RNA chaperones stimulate formation and yield of the U3 snoRNA-Pre-rRNA duplexes needed for eukaryotic ribosome biogenesis.
Short duplexes between the U3 small nucleolar RNA and the precursor ribosomal RNA must form quickly and with high yield to satisfy the high demand for ribosome synthesis in rapidly growing eukaryotic cells. These interactions, designated the U3-ETS (external transcribed spacer) and U3-18S duplexes, are essential to initiate the processing of small subunit ribosomal RNA. Previously, we showed that duplexes corresponding to those in Saccharomyces cerevisiae are only observed in vitro after addition of one of two proteins: Imp3p or Imp4p. Here, we used fluorescence-based and other in vitro assays to determine whether these proteins possess RNA chaperone activities and to assess whether these activities are sufficient to satisfy the duplex yield and rate requirements expected in vivo. Assembly of both proteins with the U3 small nucleolar RNA into a chaperone complex destabilizes a U3 stem structure, apparently to expose its 18S base-pairing site. As a result, the chaperone complex accelerates formation of the U3-18S duplex from an undetectable rate to one comparable with the intrinsic rate observed for hybridizing short duplexes. The chaperone complex also stabilizes the U3-ETS duplex by 2.7 kcal/mol. These chaperone activities provide high U3-ETS duplex yield and rapid U3-18S duplex formation over a broad concentration range to help ensure that the U3-precursor ribosomal RNA interactions limit neither ribosome biogenesis nor rapid cell growth. The thermodynamic and kinetic framework used is general and thus suitable for investigating the mechanism of action of other RNA chaperones.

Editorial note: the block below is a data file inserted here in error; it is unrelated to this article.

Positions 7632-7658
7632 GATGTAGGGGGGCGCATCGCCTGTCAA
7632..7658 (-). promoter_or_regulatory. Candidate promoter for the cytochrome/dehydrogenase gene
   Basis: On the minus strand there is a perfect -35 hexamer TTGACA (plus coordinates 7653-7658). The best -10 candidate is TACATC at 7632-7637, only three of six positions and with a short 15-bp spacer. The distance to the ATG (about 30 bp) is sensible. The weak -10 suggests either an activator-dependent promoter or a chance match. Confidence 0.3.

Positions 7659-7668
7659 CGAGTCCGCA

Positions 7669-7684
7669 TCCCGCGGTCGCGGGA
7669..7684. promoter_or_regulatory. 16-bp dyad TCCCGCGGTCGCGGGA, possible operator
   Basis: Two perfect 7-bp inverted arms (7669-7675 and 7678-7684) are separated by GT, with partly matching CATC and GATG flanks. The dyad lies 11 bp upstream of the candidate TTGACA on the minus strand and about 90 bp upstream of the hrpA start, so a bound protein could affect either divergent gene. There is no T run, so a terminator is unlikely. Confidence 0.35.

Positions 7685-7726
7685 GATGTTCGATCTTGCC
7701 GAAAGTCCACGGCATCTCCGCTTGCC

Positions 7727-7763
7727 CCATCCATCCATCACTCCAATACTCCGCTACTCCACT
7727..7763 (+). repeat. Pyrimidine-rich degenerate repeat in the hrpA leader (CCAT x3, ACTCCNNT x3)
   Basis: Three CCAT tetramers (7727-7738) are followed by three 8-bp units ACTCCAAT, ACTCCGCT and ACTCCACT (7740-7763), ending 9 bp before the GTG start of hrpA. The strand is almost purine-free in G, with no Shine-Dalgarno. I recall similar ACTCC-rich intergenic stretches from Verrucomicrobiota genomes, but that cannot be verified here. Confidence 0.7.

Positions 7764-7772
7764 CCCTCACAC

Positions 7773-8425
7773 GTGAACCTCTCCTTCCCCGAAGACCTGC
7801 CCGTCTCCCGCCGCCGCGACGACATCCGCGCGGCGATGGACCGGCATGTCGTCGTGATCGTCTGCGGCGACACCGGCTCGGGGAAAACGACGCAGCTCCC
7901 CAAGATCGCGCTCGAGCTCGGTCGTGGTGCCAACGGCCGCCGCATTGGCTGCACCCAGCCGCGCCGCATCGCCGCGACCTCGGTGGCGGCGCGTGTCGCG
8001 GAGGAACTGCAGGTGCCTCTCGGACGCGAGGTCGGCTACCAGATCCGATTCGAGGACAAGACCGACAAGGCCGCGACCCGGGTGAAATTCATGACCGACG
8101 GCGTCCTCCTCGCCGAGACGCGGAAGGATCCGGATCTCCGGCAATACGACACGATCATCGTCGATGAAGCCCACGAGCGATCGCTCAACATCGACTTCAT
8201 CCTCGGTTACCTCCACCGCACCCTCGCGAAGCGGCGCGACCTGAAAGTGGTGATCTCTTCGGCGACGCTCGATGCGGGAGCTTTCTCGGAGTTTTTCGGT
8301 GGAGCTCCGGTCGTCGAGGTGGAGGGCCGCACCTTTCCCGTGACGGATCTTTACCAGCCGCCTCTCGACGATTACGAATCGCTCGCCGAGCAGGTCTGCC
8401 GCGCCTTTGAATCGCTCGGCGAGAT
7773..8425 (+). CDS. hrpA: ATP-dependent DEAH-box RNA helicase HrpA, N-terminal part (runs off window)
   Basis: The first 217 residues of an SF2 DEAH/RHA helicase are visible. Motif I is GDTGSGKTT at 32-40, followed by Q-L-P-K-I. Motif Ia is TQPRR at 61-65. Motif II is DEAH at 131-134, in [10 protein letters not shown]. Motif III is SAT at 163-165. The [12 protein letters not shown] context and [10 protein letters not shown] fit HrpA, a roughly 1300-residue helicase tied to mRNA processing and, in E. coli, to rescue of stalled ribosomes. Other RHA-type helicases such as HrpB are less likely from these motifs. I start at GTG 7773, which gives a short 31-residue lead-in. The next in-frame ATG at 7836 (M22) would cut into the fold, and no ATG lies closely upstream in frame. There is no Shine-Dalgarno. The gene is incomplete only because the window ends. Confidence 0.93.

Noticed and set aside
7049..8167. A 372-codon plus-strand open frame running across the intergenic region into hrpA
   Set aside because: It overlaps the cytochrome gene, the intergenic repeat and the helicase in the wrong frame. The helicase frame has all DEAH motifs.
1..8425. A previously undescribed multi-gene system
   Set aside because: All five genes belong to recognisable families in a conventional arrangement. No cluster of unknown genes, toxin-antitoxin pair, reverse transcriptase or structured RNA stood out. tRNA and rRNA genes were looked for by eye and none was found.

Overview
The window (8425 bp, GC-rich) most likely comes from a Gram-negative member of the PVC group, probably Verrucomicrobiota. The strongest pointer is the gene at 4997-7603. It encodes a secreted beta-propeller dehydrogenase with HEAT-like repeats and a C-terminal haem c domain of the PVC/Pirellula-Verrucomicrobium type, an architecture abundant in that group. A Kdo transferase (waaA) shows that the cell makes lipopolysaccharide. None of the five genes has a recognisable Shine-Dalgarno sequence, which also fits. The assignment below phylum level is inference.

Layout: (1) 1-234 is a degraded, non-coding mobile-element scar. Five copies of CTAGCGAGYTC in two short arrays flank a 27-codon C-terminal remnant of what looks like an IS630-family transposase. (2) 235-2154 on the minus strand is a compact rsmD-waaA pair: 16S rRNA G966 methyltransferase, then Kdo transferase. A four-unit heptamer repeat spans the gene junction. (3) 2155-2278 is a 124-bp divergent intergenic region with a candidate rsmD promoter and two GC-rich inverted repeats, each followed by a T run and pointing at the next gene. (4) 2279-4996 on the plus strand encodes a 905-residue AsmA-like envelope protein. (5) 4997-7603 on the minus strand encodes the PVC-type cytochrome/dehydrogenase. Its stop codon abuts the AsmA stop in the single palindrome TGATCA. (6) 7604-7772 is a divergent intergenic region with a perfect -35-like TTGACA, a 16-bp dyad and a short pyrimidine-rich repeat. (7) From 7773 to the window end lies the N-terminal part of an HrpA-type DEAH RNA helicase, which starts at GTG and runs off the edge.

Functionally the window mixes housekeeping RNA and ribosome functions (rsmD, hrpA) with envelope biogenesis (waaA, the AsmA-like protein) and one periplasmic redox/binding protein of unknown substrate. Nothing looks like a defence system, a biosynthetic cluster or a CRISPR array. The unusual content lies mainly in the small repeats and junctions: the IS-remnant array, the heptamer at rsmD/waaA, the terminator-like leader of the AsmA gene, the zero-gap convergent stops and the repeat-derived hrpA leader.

Pubmed ID: 19482034 RIS Download
Biological Assay | Eukaryotic Cells | Fluorescence Resonance Energy Transfer | Kinetics | Molecular Chaperones | Nucleic Acid Conformation | Nucleic Acid Hybridization | RNA Precursors | RNA Stability | RNA, Small Nucleolar | Ribosomal Proteins | Ribosomes | Saccharomyces cerevisiae | Saccharomyces cerevisiae Proteins | Thermodynamics